Moody’s downgrades five Egyptian banks; outlook remains negative

The Muslim Brotherhood’s Freedom and Justice Party (FJP) gained most seats in the first round of Egypt’s first democratic parliamentary elections for six decades.

Following are some of the views espoused by the Brotherhood and the FJP on the economy, security, political reform, religion, culture and foreign policy, based on statements by members and the party programme:

POLITICS AND RELIGION

– FJP and Brotherhood officials say they want to build a modern, democratic state based on Islamic sharia law.

– The FJP says in its programme that legislation should be based on the principles of sharia and implemented with the agreement of a parliamentary majority.

– The programme talks of “spreading and deepening” the understanding of sharia as a way to guide individuals and society, echoing comments by officials who say they do not want to impose sharia on an unwilling population.It says followers of other religions would be governed by their own laws on religious matters.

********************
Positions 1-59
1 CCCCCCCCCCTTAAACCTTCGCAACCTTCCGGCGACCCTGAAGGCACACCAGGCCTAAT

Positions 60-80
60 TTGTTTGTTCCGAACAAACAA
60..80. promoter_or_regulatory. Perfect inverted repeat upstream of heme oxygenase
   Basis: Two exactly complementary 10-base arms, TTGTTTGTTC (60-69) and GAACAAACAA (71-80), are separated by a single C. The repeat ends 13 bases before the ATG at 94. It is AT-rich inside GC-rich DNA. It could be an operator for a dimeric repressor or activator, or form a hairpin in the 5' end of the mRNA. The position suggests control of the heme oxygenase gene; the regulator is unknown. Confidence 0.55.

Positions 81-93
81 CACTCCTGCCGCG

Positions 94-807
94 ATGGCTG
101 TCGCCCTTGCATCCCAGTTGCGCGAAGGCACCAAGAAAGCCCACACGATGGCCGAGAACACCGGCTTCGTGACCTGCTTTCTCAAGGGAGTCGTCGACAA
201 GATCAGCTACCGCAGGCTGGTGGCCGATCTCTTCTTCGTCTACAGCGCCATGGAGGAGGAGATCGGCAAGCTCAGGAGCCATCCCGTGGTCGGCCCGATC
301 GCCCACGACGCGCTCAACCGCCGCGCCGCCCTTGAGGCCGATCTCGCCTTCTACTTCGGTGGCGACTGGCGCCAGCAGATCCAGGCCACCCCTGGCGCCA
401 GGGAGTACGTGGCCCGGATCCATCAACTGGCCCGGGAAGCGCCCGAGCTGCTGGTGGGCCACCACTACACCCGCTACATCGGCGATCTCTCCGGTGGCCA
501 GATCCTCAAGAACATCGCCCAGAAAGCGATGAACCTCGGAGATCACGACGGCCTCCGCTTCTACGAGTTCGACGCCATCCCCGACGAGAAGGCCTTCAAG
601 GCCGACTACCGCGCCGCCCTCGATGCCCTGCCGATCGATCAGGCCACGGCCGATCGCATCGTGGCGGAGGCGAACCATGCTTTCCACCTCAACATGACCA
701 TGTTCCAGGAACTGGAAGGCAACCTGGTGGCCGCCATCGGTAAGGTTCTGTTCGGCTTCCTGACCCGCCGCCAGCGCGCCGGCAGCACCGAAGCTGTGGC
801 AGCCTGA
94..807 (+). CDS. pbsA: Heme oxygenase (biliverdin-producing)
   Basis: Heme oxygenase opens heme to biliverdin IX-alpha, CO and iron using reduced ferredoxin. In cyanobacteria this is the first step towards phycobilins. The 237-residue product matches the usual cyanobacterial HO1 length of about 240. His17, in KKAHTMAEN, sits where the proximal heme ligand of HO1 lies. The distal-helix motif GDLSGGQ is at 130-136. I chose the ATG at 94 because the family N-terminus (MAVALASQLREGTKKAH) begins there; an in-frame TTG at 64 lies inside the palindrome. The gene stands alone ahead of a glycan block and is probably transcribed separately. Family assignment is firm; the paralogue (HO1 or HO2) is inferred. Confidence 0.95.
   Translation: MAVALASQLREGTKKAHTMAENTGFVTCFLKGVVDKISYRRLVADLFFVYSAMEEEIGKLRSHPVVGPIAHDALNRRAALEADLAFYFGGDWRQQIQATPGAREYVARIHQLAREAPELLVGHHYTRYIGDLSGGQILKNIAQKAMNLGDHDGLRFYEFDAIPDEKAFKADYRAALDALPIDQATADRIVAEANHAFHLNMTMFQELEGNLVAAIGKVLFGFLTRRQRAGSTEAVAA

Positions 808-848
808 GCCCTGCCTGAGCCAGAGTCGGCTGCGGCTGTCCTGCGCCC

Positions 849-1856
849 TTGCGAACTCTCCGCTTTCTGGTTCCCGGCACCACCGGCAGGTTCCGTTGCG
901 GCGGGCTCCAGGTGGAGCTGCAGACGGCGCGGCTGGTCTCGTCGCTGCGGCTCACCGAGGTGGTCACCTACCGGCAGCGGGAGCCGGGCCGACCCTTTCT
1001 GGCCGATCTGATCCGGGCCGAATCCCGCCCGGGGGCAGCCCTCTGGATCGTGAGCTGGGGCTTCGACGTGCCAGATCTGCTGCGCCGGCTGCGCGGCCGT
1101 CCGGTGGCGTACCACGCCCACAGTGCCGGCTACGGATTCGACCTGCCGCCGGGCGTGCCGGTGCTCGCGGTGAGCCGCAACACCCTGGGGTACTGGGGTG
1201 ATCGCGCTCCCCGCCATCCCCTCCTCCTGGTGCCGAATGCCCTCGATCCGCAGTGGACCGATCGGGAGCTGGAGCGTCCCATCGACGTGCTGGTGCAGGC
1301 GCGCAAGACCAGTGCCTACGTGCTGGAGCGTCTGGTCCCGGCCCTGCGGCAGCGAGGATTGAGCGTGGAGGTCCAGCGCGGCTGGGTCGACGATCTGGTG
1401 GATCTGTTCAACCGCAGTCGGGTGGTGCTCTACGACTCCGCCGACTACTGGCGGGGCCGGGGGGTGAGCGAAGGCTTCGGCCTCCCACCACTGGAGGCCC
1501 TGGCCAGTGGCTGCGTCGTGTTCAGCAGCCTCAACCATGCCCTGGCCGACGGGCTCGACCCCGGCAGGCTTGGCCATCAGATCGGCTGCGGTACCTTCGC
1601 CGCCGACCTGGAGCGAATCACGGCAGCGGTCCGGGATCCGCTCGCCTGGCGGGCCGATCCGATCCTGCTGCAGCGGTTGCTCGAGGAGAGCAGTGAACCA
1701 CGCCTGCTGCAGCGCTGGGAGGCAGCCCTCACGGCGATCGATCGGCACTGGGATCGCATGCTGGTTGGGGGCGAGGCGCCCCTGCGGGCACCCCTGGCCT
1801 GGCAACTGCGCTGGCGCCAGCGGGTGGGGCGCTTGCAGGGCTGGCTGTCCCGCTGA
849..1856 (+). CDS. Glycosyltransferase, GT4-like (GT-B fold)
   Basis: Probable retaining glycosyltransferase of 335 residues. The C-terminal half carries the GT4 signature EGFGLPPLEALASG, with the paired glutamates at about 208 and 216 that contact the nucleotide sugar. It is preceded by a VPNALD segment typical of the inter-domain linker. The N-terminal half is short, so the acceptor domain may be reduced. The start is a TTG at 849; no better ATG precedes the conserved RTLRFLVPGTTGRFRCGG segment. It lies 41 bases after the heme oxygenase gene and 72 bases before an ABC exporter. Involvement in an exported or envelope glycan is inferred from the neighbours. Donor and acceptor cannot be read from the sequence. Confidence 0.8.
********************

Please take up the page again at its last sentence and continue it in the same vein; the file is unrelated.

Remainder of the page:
– Asked whether the party would seek to make it a rule for Egyptian women to wear the Muslim veil, FJP Secretary-General Saad el-Katatni said: “I cannot draft a law that says an unveiled woman will be forbidden from this or that … (but) I must make her feel that her punishment is in the afterlife.” Most women in Egypt already wear a veil.

ECONOMY

– Broadly, Brotherhood leaders say the group supports a free-market economy with a strong private sector.

– Many Brotherhood members have big business interests, including in consumer goods such as furniture and clothing. They say they seek to emulate the Turkish experience in terms of economic growth with a focus on boosting manufacturing and exports, but say that does not mean they wish to follow Turkey’s political model.

– The group has said it seeks to gradually expand Islamic banking in Egypt as an alternative to commercial banking that would lure investors, but would leave both banking options available to consumers.

– Hassan Malek, one of the main financiers and business strategists of the Brotherhood, has said: “We want to attract as much foreign investment as possible… This needs a big role for the private sector.”

– Officials have tended to sidestep questions about whether the party would, for example, seek to ban alcohol, a move that would deter tourists, a major source of revenues and jobs.

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Moody’s downgrades five Egyptian banks; outlook remains negative